What you need to know
- Alphabet CEO Sundar Pichai explains the company's reasoning for making their own hardware.
- For smartphones and other hardware, the company has long-term plans which it remains fixated on.
- The past few years have marked an intergation with both the HTC team and the Nest hardware team, effectively acting as a stage setter.
Google's Pixel line has been a bit of a hot topic since a report via The Information revealed that each new Pixel was selling less than the previous iteration, including the Pixel 3a which reportedly sold less than the Pixel 3. The report also carried with it pieces of palace drama, including the exit of the Pixel camera lead and the dissaifaction of Google's Rick Osterioh with the Pxel 4's battery.
Despite those reports, Alphabet's CEO Sundar Pichai says that the company will be forging ahead with its hardware pursuits.
In an interview with The Verge, Pichai explained:
The last couple of years have been a major integration phase for us because we've combined our Google hardware efforts with Nest. We absorbed the mobile division of HTC. So it's been a lot of stitching together. And we have a wide product portfolio, too. So it's definitely been a building phase. We're super committed to it for the long run. Hardware is hard. And it definitely has components, which take real time to get it right, thinking about underlying silicon or display or camera or any of those tacks. And so we are definitely investing in it, but that timeline. I think we've made a lot of progress. Pixel 3A last year was one of our highest NPS-rated products ever, and definitely even benchmarked outside. So to me, it's a clear indication we have made a lot of progress.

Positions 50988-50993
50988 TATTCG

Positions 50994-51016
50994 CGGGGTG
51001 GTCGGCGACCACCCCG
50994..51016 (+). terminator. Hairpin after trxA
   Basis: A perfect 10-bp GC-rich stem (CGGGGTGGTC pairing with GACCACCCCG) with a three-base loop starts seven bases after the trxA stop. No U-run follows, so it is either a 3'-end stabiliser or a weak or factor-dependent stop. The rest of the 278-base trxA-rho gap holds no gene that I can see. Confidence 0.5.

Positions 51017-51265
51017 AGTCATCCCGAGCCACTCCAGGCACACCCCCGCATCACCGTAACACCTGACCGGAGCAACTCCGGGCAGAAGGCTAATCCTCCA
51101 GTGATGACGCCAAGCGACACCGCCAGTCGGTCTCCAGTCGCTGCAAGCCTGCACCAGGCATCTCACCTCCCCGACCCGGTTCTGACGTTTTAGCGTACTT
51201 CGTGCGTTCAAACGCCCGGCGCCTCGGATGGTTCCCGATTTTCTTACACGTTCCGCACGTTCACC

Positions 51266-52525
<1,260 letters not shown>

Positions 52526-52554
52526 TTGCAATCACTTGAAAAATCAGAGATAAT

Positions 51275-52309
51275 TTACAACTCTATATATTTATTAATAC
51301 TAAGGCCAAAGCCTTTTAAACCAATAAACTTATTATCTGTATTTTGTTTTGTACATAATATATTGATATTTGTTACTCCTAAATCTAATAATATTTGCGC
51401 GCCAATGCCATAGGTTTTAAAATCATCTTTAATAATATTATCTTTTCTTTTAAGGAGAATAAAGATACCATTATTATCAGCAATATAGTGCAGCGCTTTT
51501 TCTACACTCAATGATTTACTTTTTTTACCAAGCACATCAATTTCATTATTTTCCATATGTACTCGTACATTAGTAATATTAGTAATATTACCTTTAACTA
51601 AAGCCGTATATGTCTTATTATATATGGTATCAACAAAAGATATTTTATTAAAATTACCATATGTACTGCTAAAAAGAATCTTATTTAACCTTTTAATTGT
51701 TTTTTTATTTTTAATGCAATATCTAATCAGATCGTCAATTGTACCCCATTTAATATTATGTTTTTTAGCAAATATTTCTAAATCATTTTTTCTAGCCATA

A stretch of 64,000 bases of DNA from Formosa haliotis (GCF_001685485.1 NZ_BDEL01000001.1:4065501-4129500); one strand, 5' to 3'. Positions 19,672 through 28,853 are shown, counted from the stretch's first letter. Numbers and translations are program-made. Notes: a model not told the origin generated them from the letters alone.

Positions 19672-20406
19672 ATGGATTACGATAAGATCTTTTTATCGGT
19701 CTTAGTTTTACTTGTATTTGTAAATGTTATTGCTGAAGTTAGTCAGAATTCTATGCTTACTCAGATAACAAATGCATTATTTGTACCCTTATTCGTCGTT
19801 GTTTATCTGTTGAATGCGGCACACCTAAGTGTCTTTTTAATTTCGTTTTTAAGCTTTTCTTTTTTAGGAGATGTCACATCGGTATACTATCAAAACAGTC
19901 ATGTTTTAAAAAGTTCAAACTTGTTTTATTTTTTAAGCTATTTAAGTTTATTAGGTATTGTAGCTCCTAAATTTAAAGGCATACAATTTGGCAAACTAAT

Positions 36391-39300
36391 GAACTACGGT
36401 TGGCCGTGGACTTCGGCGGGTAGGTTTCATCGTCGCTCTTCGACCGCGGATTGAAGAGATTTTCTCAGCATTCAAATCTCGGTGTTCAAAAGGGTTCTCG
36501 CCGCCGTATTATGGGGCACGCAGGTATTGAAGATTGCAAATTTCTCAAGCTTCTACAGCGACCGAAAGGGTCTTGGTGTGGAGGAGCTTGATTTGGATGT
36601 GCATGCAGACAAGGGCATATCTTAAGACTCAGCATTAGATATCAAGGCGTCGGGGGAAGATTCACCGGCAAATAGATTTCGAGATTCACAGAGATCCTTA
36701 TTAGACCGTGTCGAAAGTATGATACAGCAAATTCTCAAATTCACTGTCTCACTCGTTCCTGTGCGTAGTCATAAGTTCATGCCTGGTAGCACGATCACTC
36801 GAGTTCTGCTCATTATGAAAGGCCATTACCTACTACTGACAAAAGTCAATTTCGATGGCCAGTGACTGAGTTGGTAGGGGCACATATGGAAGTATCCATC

On the hardware side specifically, Pichai explained the reasoning behind building their own devices. It's a question that's worth asking when the Android and Chrome OS ecosystems are dominated with tightly designed, critically acclaimed, and consumer embraced products from OEMs like OnePlus and Samsung.
Pichai narrowed it down to three main points:
One is to drive computing forward. The second is we really guide our ecosystem. Pretty much everything we've done well, you can go all the way back and Android's early days, Samsung Galaxy Nexus, which we worked together, was a pivotal phone. Nexus 7 in the tablet world. I can point to Chromebooks — all along, we did our original hardware to kind of bootstrap it. And I look at areas maybe where we haven't done opinionated [work] — maybe [smart]watch is a good example where we haven't. And then you can see it's tough to guide an ecosystem to what your vision of it is, just building the underlying platform.
So I think that's the second reason. And third is to really build a sustainable hardware business. I think all of it is important, and that's how I think about it. And I'm excited. Rick [Osterloh] and team, working closely with Hiroshi [Lockheimer] and team, they have that long-term view. So we're pretty committed to it.
Pichai's comments help contextualize the Pixel's long-term goals, but there's at the same time no denying that Google's current strategy isn't resonating as strongly with consumers as it would need to to "build a sustainable business." And that's still a problem.